Among her many books, ‘Emergence of a Slave Caste: Pulayas of Kerala’, is considered a pioneering contribution to the study of caste slavery in the state.

A collage of K Saradamoni in the first picture she wears a red t shirt and cap bearing the Communist logo in the second she is wearing a Kerala sari and sitting sideways
news Obituary Wednesday, May 26, 2021 - 20:26

K Saradamoni, respected social scientist, economist, writer and an inspiration to generations of feminists in Kerala, passed away on May 26 at her house in Kowdiar, Thiruvananthapuram. She's made remarkable contributions to the study of caste, gender, family and labour in Kerala, the Kerala Council for Historical Research wrote in the obituary for her. She was 93 years old, and was active as long as health allowed her. Among her many books, Emergence of a Slave Caste: Pulayas of Kerala, is considered a pioneering contribution to the study of caste slavery in the state. She also wrote Matriliny Transformed: Family, Law and Ideology in Twentieth Century Travancore, Finding the Household: Conceptual and Methodological Issues and many scholarly articles.

Many moving tributes were written about Saradamoni, whom some fondly called Amma. She was a towering name in the field of women's studies in India, wrote R Ramakumar, TISS professor and economist. "She belonged to that generation of scholars in women's studies who consistently tried to weave in class, caste and gender into one analytical thread," he wrote. Not just women’s studies, but she was also one of the first to comprehensively study about the slavery that the Dalits of Kerala were subjected to for centuries, wrote Asianet News Editor MG Radhakrishnan.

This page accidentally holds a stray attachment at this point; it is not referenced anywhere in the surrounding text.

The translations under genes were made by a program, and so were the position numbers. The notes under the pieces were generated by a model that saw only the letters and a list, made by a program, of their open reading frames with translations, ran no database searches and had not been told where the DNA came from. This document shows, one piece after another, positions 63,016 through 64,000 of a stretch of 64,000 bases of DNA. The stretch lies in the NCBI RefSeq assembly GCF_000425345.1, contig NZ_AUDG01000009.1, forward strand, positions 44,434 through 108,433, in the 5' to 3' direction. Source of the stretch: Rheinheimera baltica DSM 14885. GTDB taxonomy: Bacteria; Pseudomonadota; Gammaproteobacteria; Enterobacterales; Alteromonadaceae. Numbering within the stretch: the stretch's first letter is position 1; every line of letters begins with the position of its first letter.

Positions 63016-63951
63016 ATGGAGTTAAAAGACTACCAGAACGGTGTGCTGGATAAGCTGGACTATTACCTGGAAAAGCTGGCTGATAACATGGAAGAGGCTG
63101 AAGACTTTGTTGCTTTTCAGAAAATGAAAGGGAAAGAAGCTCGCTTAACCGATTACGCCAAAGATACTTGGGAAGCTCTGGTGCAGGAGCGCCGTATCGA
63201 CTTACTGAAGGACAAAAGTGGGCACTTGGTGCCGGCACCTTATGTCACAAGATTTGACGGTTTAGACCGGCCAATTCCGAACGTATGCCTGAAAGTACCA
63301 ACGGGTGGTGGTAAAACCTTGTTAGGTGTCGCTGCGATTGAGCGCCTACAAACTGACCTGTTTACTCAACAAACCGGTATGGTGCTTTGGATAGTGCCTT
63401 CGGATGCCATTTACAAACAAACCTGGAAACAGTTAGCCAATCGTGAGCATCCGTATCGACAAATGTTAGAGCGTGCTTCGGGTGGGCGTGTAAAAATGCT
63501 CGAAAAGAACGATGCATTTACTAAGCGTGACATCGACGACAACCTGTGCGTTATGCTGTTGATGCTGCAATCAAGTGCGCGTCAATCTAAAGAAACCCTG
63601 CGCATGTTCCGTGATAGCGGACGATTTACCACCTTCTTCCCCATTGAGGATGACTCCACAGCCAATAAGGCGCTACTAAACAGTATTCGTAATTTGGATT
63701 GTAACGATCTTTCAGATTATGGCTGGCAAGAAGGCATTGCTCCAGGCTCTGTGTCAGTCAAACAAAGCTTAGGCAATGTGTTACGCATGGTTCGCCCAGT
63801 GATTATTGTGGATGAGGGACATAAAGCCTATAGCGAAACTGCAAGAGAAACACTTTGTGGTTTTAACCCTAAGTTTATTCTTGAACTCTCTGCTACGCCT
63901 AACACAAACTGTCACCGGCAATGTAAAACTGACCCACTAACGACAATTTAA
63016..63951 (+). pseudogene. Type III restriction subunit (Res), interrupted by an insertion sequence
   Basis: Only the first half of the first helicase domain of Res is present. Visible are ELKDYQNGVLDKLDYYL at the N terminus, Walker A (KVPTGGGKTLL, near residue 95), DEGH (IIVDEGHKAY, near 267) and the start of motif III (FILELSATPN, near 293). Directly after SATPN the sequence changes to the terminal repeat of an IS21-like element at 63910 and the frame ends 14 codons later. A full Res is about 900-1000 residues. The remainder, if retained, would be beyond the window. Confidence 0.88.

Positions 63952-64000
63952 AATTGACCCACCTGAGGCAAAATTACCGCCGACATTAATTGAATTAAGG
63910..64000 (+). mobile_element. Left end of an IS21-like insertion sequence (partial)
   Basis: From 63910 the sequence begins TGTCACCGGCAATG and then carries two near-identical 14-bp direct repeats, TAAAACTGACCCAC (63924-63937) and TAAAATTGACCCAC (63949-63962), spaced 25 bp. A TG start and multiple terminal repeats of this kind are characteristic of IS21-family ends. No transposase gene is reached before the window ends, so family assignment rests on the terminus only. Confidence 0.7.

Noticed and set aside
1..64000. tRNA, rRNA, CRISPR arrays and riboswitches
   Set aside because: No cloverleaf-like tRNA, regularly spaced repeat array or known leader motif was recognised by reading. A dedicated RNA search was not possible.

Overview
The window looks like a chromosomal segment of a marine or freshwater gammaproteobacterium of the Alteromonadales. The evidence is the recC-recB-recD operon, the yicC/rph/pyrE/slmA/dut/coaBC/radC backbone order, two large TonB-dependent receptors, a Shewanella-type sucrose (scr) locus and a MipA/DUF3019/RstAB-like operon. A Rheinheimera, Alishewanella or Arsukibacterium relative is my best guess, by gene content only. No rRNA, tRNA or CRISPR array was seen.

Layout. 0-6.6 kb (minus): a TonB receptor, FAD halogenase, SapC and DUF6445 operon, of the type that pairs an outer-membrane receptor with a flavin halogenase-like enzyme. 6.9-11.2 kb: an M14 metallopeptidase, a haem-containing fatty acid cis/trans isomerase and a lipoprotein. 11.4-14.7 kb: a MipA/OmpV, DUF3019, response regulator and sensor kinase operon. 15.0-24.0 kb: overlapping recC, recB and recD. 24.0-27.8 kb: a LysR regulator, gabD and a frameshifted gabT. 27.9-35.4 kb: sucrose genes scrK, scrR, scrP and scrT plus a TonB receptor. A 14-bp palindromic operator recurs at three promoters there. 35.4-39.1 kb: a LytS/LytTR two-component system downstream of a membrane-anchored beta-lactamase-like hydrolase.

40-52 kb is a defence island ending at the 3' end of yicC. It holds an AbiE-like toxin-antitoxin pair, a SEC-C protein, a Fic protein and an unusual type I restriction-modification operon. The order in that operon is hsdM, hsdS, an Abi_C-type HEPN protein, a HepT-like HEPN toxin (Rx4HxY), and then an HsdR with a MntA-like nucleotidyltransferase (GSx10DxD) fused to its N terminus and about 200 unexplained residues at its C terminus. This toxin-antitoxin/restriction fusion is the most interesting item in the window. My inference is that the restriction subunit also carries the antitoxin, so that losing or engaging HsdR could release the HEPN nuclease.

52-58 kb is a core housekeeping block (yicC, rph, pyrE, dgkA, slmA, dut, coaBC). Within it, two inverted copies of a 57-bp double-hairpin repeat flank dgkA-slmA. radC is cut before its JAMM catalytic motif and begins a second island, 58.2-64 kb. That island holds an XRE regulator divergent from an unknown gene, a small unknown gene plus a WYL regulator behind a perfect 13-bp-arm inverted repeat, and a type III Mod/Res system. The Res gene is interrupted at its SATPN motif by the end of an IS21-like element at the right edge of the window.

Saradamoni had worked as an economist at the Planning Division of the Indian Statistical Institute in Delhi for over 30 years, since 1961. Before that, in newly independent India, she made the move from her home in Kollam to Thiruvananthapuram for her studies: a topic on which she has written touchingly about in The Hindu. "Her work on manufacturing employment in the 1960s, agrestic slavery in Kerala in the 1970s, women's work in agriculture in the 1980s, and the history of matriliny in Kerala in the 1990s and 2000s were absolutely remarkable works. What was notable in her works was her commitment to field work as a method," Ramakumar wrote.


Saradamoni takes part in Not-in-my-name protest in 2017

Revenue Minister K Rajan wrote a tribute to Saradamoni, calling her one of the important figures among the early feminists of the state. Rajya Sabha Member of Parliament V Sivadasan, in his tribute, said that she stood with the workers and the oppressed people. Each of her studies needs an elaborate reading and discussion, he said.

Feminist academic J Devika wrote a personal post about her. "When I think in hindsight of her, how much it was like the way it was between me and my mother. Love, fight, make up, feel let down, make up again, all the time feeling a shining ray of light passing through us, connecting us... You live through all of us Ma'am."

Writer CS Chandrika posted that Saradamoni's life was a big world of knowledge, writing and organisation. She was a historian who made many great contributions, Chandrika wrote.

PS Sreekala, director of the Kerala State Literacy Mission, wrote that Saradamoni was noted for her simplicity, determination, unshakeable and firm stands.

Academic and social commentator TT Sreekumar recalled an incident from 30 years ago, when during a CDS panel discussion, Saradamoni stood up from the audience and asked: "Why is this an all-male panel? Why haven’t you included any women scholars?" Hers was one of the pioneering voices of Kerala's feminist and development scholarship, Sreekumar wrote.

Saradamoni leaves behind her daughters G Asha and G Arunima (who is the present director of KCHR). Her husband, the late N Gopinathan Nair, also known as Janayugam Gopi, was the founder of Janayugam.

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